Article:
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Final Rule Expanding Use of HRAs

 June 17 2019     Diane Cross
Last week, a final rule expanding the use of Health Reimbursement Arrangements (HRAs) was released by the Departments of Health and Human Services (HHS), Labor (DOL), and Treasury (IRS). The rule, effective for plan years beginning on or after January 1, 2020, allows HRAs to be used for individual health coverage premiums and allows employers to offer an "excepted benefit HRA", as discussed below.

Background
In October 2017, President Trump issued an executive order that directed the Departments to consider expanding the availability of HRAs and allowing HRAs to be used in conjunction with individual health insurance coverage. As a reminder, an HRA is a type of account-based group health plan entirely employer-funded that reimburses employees for certain health care expenses on a pre-tax basis. Under current regulations, HRAs cannot reimburse the cost of individual health coverage (unless through a Qualified Small Employer HRA).

Individual Coverage HRA
Starting January 1, 2020, HRAs may be used to reimburse employees for the cost of individual health coverage. The rule allows these HRAs to be integrated with individual insurance coverage for purposes of compliance with the Affordable Care Act (ACA), eliminating the existing prohibition on this type of arrangement. Following are highlights of the new “individual coverage HRA” under the final rule:
  • The HRA must require that the participant (and any dependents) are enrolled in individual health insurance coverage for each month that the individual(s) are covered by the HRA;
  • Classes of employees can be created based on certain employment distinctions (e.g. salaried vs. hourly, full-time vs. part-time, geographic regions), and individual coverage HRAs can be offered on a class by class basis;
  • Individual coverage HRA generally must be offered on the same terms to all participants within the class, but increased amounts for older workers and workers with more dependents is permissible;
  • Either an individual coverage HRA or traditional group health plan can be offered, but an employer cannot offer employees a choice between the two. To that end, employers can maintain their traditional group health plan for existing enrollees, with new hires only offered an individual coverage HRA;
  • Participants must be allowed to opt out of and waive future reimbursements from the HRA once per plan year;
  • The HRA must implement and comply with reasonable procedures to substantiate that participants and dependents are (or will be) enrolled in individual health insurance coverage for the plan year (model attestation provided).

The final rule also requires that written notice must be provided to eligible participants to help them understand the type of HRA being offered and how an individual coverage HRA may make them ineligible for a premium tax credit. The Departments have provided a model notice with instructions to satisfy this notice requirement.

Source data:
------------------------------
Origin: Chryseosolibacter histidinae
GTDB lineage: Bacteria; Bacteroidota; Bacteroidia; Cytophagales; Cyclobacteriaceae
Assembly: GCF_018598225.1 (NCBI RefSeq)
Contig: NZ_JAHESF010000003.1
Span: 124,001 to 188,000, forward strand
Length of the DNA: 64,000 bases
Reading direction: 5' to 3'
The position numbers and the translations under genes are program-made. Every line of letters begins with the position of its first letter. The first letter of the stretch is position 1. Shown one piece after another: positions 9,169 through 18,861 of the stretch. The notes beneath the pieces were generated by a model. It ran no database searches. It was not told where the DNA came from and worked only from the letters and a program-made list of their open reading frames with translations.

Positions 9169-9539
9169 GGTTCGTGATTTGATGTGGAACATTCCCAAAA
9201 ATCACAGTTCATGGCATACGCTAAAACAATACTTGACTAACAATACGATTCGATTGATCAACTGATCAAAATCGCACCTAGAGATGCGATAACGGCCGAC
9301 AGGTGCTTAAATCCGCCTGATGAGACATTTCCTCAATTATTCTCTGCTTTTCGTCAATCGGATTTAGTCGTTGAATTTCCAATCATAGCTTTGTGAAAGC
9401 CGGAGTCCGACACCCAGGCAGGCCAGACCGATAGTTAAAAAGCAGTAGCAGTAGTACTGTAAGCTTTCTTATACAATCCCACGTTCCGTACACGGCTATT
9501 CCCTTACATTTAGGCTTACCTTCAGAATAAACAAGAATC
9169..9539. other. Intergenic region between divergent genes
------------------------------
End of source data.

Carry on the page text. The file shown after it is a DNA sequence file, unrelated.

Contributions to an individual coverage HRA are not capped under the new rule. The final rule also provides, among other provisions:

  • Clarification that reimbursing premiums via an individual coverage HRA does not become part of an ERISA plan if certain conditions are met; and
  • There will be a special enrollment period in the individual market for individuals who gain access to an individual coverage HRA.
Excepted Benefit HRAs
The final rule also establishes an “excepted benefit HRA” (a certain type of HRA that would qualify as excepted benefits that are not subject to some ACA requirements). This change allows employers offering traditional employer-sponsored coverage to offer an HRA of up to $1,800 per year (indexed annually for inflation) to reimburse an employee for certain qualified medical expenses, including premiums for:
  • Individual health coverage that consists solely of excepted benefits (such as stand-alone vision and dental plans, accident-only coverage, workers’ compensation coverage or disability coverage);
  • Coverage under a group health plan that consists solely of excepted benefits;
  • Short-term, limited-duration insurance plans; and
  • COBRA coverage.

However, an excepted benefit HRA cannot reimburse premiums for individual health coverage, coverage under a group health plan (other than COBRA or other group continuation coverage), or Medicare Parts B or D. This excepted benefit HRA can be used by employees regardless if they enroll in group health plan coverage. 

The final rule is anticipated to provide additional options for employers, especially small employers.  The impact of this final rule, on both employees and the individual market, will largely depend on how employers respond. Employers can consider whether they can make use of these HRA options beginning in 2020. For reference, the Departments have provided Frequently Asked Questions to help employers navigate the final rule. Contact your HORAN representative with any questions.